3. A control system for miniature vehicles, comprising an elongated guidance member mounted at varying elevations above a surface over which such a vehicle moves and arranged in a predetermined course, a self-propelled miniature vehicle having means for slidable contact with said guidance member, an assembly for independent steering of said vehicle within a limited range of movement laterally of said guidance member and including means for automatic steering of said vehicle when not independently steered, means for operatively connecting said assembly with said slidable contact means, and an accelerator mechanism of said vehicle in operative connection with said slidable contact means actuated by reduction 3 in elevation of said guidance member to decelerate the rate of propulsion of said vehicle.

4. A control system for miniature vehicles, comprising an elongated guidance member mounted at varying elevations above a surface over which such a vehicle moves and arranged in a predetermined course, a self-propelled miniature vehicle having means for slidable contact with said guidance member, an assembly for independent steering of said vehicle within a limited range of movement laterally of said guidance member and including means for automatic steering of said vehicle when not independently steered, means for operatively connecting said a sembly with said slidable contact means, an accelerator mechanism on said vehicle in operative connection with said slidable contact means actuated by varying elevation of said guidance member, and means associated with said guidance member for stopping said vehicle at an established location along said course.

5. A control system for miniature vehicles, comprising an elongated guidance member mounted at varying elevations above a surface over which such a vehicle moves and arranged in a predetermined course, a self-propelled miniature vehicle having means for slidable contact with said guidance member, an assembly for independent steering of said vehicle within a limited range of movement laterally of said guidance member and including means for automatic steering of said vehicle when not independently steered, and a spring-urged member exerting a downward force on said slidable contact means so as to maintain it in engagement with said guidance member throughout its movement around the course, means for operatively connecting said assembly with said slidable contact means, and an accelerator mechanism on said vehicle in operative connection with said slidable contact means actuated by varying elevation of said guidance member so as to increase or decrease the rate of movement of said vehicle.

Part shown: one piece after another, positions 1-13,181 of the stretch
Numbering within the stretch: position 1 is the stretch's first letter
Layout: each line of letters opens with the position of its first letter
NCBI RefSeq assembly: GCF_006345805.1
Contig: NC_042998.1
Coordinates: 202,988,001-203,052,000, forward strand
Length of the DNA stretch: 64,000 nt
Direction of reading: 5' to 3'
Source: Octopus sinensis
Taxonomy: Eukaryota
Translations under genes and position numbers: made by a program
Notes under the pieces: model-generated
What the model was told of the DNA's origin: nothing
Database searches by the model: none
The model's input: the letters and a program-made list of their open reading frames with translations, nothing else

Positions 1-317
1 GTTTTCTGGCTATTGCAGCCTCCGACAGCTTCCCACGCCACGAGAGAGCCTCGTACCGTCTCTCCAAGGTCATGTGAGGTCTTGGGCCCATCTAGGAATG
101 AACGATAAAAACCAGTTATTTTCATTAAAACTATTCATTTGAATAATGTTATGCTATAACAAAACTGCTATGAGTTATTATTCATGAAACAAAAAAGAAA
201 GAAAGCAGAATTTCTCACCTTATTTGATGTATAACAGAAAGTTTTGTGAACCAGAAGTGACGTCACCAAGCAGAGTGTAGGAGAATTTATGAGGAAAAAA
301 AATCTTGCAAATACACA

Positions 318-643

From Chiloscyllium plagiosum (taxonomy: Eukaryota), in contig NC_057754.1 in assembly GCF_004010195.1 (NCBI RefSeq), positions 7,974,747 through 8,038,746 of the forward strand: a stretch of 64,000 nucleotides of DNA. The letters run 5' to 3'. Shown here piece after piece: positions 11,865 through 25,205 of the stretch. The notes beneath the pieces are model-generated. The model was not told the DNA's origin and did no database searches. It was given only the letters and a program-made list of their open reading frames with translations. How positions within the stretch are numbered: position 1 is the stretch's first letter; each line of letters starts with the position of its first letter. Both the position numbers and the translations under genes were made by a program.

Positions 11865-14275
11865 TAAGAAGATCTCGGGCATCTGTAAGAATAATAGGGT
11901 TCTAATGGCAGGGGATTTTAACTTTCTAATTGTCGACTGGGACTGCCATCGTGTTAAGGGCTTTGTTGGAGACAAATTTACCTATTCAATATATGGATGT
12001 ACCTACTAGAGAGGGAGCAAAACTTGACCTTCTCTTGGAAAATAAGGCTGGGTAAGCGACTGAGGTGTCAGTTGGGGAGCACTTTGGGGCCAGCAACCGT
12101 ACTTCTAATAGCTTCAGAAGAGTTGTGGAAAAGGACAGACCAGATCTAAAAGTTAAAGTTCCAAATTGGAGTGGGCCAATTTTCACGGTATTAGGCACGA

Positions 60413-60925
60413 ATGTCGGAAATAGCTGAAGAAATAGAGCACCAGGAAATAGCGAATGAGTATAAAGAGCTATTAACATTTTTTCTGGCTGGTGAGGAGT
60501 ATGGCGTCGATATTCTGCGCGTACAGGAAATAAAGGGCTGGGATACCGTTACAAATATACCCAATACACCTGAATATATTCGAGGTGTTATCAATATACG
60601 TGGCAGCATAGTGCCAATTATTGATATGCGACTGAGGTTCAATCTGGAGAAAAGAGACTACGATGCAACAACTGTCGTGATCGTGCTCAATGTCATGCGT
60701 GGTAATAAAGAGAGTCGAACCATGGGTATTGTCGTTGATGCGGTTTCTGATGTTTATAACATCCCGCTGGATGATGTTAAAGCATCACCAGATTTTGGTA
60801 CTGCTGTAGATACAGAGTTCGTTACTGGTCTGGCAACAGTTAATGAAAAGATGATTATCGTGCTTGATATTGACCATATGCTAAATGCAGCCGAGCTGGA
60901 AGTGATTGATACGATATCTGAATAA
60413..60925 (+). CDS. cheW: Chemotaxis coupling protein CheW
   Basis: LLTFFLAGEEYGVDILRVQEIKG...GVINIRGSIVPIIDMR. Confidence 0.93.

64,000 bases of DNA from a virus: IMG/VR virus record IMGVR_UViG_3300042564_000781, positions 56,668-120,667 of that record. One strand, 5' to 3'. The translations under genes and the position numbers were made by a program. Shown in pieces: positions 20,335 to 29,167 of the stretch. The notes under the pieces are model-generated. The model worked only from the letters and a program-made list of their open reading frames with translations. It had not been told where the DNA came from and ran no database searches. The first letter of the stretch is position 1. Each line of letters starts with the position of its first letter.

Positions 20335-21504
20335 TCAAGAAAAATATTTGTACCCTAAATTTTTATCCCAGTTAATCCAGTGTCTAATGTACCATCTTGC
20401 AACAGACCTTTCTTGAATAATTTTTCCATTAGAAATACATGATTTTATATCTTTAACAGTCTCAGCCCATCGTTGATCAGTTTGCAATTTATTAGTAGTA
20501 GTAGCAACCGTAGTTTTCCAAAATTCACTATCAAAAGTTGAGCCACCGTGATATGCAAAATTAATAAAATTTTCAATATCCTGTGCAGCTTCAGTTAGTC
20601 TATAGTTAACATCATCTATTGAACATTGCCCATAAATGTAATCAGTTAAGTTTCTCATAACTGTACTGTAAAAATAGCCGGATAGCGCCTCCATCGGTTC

6. A system as defined in claim 3, in which the reduction in elevation of said guidance member applies braking pressure to the vehicle wheels.

7. In a miniature wheel-supported vehicle having slidable contact means extending forwardly from its front end for engagement with a guidance member extending along the course of travel, a rear drive prime mover for the vehicle, a brake on at least one wheel of the vehicle, a first arm hingedly mounted on said vehicle with its fulcrum adjacent one of its ends, a second arm connecting said contact means with one end of said first arm, and flexible cables mounted on said first arm in connection with the propulsion control of the prime mover and the brakes, whereby changing elevation of the contact means controls the vehicle operation from a stop position to its maximum rate of propulsion.

8. A vehicle as defined in claim 7 in which the brake cable has its connection to the first arm at a greater distance from the fulcrum than the propulsion control cable so as to have a greater degree of response to changed settings than the propulsion control cable.

References fitted in the file of this patent UNITED STATES PATENTS 406,391 Dibble July 2, 1889 1,613,866 Avery Jan. 11, 1927 2,642,815 Baigent June 23, 1953 2,925,875 Bour-don Feb. 23, 1960 FOREIGN PATENTS 540,749 Italy Mar. 13, 1956

Patent Citations
Cited PatentFiling datePublication dateApplicantTitle
US406391 *Feb 2, 1889Jul 2, 1889 Territory
US1613866 *Mar 19, 1926Jan 11, 1927Anthony AverySpeedway
US2642815 *May 8, 1951Jun 23, 1953Henri Baigent LtdModel vehicle and guide rail therefor
US2925875 *May 9, 1956Feb 23, 1960Michelin & CieAutomatic guiding of road vehicles
IT540749B * Title not available
Referenced by
Citing PatentFiling datePublication dateApplicantTitle
US4041876 *Sep 9, 1975Aug 16, 1977Transports-Recherches-Etudes Et Groupement D'interet Economique (Tregie)Vehicle guiding system
US5453053 *Jul 15, 1993Sep 26, 1995The Walt Disney CompanyAmusement ride having spinning passenger cars
US5685778 *Jun 7, 1996Nov 11, 1997Universal Studios, Inc.Ride attraction having animated figures
Classifications
U.S. Classification104/247, 472/27, 472/43, 472/37
International ClassificationB62D1/00, B62D1/26
Cooperative ClassificationB62D1/26
European ClassificationB62D1/26